Do you know what happened when fire spread rapidly through the streets of London in September 1666? Would you like to have lived in Britain during the Roman Invasion in 55BC? Why was the Ancient Egyptian civilisation so advanced considering it existed over 2,000 years ago?
Our children are historians who have answers to these questions. They are inspired to dig deep into the past asking searching questions and marshalling evidence to make well – informed judgements.
History is a much-loved subject at Pokesdown. From the first days in school, they investigate their own personal histories. They learn about who they are and as they travel through time across their seven years with us, they understand times before history was recorded, the invasion mounted by the Romans and the Vikings, the influence of Alfred the Great and the fascinating histories of the ancient civilisations of Greece, Mexico and Egypt. Post 1066 the Great Fire of London introduces us to Samuel Pepys who kept meticulous diaries of the events, and later the fateful journey of RMS Titanic.
We are determined that our historians become critical observers, intrepid researchers and diligent documenters. Narratives from the long arc of history capture their imaginations and spark a desire to unearth the past.
Where possible, we want children to enjoy and experience the past through first hand engagement with artefacts and primary sources. Curiosity is engendered when children visit New Barn, near Dorchester; enjoy inspecting everyday life at The Roman Baths; recreate Viking life at the Ancient Technology Centre in Cranborne; and spend time exploring and marvelling at the wondrous treasures in the British Museum. Join us as we travel back in time to the streets of London to recreate 4th September 1666 as the fire begins to spread and devour the buildings wildly; voyage to Southampton to collect your ticket and board the mighty Titanic on its ill-fated trip.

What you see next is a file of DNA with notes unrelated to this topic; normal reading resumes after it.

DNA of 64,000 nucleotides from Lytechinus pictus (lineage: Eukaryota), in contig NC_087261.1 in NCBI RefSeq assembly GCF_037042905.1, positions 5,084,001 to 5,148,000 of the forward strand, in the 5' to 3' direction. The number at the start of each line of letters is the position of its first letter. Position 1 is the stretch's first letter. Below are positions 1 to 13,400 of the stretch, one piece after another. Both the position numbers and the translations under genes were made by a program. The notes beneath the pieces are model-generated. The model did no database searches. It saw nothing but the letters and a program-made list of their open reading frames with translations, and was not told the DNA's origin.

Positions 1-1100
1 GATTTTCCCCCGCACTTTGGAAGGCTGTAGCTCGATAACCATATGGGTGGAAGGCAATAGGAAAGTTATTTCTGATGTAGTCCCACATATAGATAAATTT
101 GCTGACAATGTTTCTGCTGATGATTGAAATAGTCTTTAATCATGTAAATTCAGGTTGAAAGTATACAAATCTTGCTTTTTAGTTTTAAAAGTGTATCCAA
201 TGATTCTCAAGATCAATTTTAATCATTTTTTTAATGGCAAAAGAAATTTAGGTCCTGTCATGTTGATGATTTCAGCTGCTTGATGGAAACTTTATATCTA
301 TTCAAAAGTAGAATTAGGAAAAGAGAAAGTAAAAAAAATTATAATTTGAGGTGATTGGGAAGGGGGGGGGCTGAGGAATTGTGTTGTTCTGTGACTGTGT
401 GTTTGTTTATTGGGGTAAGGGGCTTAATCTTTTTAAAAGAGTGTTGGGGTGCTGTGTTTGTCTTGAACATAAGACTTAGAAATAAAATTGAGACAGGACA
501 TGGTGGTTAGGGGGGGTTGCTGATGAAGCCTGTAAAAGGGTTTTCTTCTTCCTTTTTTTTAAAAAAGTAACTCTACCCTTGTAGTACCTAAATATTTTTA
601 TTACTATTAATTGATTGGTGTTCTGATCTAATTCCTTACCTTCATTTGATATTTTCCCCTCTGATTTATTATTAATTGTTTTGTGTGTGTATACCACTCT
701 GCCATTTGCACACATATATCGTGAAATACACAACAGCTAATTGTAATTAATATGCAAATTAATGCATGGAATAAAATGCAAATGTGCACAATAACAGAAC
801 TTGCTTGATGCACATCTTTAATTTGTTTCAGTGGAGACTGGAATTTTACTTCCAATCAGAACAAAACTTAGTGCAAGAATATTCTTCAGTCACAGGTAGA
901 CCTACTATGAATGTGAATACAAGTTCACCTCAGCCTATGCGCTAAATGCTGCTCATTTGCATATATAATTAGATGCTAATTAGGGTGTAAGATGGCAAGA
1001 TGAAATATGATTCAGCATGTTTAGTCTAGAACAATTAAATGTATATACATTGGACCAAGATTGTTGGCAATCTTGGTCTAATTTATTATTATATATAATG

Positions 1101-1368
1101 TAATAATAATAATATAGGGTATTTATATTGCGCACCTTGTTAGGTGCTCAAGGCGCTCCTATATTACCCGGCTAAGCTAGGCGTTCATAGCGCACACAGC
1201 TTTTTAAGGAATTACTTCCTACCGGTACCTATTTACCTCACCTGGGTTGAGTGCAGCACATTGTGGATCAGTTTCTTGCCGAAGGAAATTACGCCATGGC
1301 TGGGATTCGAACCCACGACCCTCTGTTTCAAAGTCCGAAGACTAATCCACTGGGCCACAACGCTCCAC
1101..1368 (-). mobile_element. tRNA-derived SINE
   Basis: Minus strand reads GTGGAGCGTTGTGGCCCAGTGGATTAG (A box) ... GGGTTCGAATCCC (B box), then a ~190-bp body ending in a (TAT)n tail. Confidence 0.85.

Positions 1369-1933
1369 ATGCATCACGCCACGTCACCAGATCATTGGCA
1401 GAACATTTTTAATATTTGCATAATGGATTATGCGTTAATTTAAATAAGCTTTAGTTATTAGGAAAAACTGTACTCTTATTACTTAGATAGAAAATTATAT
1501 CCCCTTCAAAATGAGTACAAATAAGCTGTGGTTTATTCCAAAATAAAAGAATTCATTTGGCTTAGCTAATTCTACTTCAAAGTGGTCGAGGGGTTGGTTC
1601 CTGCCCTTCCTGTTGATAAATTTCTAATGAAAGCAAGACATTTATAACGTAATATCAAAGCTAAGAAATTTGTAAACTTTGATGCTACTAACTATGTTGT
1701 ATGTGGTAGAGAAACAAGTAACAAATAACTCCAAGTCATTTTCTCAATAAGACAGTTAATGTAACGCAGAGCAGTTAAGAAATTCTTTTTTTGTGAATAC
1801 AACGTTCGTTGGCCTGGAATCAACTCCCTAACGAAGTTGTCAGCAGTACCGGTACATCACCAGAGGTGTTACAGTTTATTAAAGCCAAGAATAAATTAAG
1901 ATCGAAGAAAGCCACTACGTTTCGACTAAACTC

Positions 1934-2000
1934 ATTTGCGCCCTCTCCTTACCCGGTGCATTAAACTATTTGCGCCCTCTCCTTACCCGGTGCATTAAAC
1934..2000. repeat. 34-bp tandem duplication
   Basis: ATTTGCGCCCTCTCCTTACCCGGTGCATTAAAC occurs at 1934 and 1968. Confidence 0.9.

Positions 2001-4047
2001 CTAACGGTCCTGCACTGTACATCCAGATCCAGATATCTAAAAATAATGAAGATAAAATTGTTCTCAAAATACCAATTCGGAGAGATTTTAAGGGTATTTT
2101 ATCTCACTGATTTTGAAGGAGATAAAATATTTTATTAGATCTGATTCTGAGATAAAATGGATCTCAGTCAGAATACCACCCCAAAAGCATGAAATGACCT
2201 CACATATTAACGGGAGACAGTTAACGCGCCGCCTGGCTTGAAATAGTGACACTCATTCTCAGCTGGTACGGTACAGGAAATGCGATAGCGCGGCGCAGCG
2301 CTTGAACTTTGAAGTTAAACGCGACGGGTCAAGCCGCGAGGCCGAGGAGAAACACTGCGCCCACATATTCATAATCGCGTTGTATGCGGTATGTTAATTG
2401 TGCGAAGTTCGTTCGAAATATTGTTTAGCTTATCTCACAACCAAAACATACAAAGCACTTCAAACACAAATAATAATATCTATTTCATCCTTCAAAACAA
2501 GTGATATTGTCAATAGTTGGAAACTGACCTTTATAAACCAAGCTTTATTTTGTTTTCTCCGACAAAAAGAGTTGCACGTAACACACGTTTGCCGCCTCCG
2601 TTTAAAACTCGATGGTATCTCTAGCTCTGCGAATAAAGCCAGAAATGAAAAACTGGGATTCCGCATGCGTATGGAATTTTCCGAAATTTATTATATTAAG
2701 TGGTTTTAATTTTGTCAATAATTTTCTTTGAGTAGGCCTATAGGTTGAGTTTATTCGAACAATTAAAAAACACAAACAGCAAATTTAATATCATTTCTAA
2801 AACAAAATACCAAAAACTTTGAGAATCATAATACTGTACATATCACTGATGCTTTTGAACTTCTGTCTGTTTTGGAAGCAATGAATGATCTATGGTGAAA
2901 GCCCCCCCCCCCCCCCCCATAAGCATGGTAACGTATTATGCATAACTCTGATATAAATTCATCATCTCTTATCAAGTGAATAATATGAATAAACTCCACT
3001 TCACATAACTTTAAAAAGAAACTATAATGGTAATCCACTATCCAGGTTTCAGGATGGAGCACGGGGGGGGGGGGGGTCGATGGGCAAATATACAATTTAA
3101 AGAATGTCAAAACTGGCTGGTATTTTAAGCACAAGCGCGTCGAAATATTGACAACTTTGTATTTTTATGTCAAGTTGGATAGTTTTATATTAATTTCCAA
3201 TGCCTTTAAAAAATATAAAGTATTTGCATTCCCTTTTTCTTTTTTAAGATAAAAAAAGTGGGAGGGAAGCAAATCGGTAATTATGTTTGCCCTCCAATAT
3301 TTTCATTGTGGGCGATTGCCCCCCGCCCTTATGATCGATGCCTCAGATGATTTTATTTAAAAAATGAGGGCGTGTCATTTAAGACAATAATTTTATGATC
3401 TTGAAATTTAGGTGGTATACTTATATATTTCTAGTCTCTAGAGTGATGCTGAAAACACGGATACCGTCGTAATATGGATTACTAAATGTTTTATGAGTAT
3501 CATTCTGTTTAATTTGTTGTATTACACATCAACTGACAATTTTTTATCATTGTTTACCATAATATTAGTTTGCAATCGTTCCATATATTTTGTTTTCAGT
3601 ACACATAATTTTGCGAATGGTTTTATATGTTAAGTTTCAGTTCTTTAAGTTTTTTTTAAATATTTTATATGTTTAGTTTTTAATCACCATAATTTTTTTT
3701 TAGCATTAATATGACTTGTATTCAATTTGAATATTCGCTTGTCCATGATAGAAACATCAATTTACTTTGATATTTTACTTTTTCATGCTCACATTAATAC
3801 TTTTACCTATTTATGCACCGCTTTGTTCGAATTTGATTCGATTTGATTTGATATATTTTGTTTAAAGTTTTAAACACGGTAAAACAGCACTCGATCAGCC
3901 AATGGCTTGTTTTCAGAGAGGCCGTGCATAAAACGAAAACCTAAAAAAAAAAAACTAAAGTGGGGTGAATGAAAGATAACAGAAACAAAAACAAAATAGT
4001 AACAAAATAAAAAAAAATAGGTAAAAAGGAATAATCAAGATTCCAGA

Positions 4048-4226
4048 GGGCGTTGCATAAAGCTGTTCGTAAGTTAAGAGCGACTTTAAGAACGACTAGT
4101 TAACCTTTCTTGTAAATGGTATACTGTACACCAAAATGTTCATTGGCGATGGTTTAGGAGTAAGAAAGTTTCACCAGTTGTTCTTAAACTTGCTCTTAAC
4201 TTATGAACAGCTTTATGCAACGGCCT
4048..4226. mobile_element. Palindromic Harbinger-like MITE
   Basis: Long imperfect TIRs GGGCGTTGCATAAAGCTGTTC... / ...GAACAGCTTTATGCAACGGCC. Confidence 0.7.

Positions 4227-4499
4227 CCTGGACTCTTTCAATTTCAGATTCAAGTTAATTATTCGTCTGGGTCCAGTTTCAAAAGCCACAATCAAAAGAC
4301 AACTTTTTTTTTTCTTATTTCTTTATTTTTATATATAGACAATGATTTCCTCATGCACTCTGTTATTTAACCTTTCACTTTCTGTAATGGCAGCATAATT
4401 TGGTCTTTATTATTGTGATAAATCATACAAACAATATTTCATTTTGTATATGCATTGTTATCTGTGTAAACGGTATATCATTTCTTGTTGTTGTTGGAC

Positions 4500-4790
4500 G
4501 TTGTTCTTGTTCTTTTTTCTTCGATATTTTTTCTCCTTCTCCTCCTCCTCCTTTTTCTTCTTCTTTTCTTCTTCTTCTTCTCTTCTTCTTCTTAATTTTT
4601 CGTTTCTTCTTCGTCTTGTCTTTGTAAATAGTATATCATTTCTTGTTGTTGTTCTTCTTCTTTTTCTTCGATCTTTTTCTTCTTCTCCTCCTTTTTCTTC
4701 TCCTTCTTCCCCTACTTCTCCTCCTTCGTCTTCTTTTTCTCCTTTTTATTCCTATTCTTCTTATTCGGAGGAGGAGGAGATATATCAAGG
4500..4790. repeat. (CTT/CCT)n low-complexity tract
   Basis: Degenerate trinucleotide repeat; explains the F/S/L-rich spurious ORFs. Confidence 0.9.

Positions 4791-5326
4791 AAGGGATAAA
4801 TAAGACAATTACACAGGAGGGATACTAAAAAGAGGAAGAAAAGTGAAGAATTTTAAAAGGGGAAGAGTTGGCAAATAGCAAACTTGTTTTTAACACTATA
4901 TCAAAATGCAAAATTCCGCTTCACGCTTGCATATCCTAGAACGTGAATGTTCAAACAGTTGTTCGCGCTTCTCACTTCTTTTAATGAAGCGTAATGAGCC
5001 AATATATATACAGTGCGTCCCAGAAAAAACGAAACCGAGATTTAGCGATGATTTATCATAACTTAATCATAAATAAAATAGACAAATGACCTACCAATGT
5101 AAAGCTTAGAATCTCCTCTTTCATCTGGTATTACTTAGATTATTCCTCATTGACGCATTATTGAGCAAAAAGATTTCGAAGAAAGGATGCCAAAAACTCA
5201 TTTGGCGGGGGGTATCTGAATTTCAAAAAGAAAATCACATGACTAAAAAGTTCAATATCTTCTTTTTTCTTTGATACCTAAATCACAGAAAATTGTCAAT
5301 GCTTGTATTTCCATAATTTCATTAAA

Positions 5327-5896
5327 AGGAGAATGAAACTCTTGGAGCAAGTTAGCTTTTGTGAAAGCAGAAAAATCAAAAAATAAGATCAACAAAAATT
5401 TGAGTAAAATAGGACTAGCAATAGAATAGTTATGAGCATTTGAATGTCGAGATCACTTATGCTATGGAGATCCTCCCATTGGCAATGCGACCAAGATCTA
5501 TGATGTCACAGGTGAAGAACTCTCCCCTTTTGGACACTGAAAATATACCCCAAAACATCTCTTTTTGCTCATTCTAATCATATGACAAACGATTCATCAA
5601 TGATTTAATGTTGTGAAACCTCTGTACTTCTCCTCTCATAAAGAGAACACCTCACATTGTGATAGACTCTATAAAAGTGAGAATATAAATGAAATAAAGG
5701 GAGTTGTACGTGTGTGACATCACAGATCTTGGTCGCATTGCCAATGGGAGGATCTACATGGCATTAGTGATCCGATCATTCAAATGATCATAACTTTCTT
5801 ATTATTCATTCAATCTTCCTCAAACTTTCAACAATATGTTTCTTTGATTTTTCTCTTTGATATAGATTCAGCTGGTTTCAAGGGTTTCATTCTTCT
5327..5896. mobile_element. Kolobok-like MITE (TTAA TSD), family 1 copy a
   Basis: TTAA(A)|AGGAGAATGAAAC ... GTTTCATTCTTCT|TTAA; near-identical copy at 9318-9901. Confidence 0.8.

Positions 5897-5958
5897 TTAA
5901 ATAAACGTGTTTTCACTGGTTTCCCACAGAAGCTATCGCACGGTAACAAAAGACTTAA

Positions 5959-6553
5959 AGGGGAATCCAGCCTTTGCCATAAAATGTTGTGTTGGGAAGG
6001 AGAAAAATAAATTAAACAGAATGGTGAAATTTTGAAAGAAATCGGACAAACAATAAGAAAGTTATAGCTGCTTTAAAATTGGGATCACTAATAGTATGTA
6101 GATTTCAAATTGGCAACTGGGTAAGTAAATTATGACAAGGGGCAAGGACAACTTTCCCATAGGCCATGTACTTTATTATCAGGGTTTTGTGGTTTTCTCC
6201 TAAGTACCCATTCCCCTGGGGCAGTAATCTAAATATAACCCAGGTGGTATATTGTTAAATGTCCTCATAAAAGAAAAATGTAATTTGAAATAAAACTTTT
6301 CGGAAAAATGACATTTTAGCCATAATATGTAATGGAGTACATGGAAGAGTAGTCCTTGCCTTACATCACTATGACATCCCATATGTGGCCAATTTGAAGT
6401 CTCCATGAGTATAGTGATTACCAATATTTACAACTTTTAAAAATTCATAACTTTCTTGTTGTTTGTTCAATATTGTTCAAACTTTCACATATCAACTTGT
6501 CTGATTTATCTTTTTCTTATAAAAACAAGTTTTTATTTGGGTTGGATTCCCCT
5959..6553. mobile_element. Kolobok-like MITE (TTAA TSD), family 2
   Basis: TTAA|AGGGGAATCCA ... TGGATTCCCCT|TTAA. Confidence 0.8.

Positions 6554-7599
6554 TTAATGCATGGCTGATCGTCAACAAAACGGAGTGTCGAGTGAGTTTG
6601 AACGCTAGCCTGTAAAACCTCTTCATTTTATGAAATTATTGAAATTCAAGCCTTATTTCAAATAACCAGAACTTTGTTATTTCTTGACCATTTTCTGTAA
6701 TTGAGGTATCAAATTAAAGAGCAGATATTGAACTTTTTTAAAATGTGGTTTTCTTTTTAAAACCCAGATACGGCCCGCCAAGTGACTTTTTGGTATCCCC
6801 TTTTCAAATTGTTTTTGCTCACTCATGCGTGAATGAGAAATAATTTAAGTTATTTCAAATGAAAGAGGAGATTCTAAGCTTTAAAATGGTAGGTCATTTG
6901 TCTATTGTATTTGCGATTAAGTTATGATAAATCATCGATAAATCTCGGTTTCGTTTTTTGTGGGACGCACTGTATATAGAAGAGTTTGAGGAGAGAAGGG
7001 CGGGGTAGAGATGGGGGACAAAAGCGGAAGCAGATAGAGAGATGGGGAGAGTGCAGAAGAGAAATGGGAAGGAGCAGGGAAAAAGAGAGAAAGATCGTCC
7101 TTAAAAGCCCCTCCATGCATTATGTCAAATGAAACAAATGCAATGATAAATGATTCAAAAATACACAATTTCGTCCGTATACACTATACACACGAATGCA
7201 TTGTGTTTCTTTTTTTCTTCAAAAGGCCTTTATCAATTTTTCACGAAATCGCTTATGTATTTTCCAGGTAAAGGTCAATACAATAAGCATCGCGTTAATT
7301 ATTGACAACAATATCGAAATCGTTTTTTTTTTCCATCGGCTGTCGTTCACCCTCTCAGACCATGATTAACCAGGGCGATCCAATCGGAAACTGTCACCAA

Throughout the year, the children delve into a myriad of historical events though involvement in Harvest, Guy Fawkes and the gunpowder plot, Remembrance day and historical events of the birth of Christ to name a few.
Children really enjoy the stories that history produces and this connects closely with the work on narrative in English where rich fiction can be used to further explore historical ideas a favourite is Letters from the Lighthouse – a captivating story of evacuees living in a lighthouse set in World War Two.
Our overriding aim is to develop historians who have a healthy respect for the nature of evidence, are relentless in their pursuit of knowledge and the truth, and demonstrate strong historical skills, but above all else historians who love history.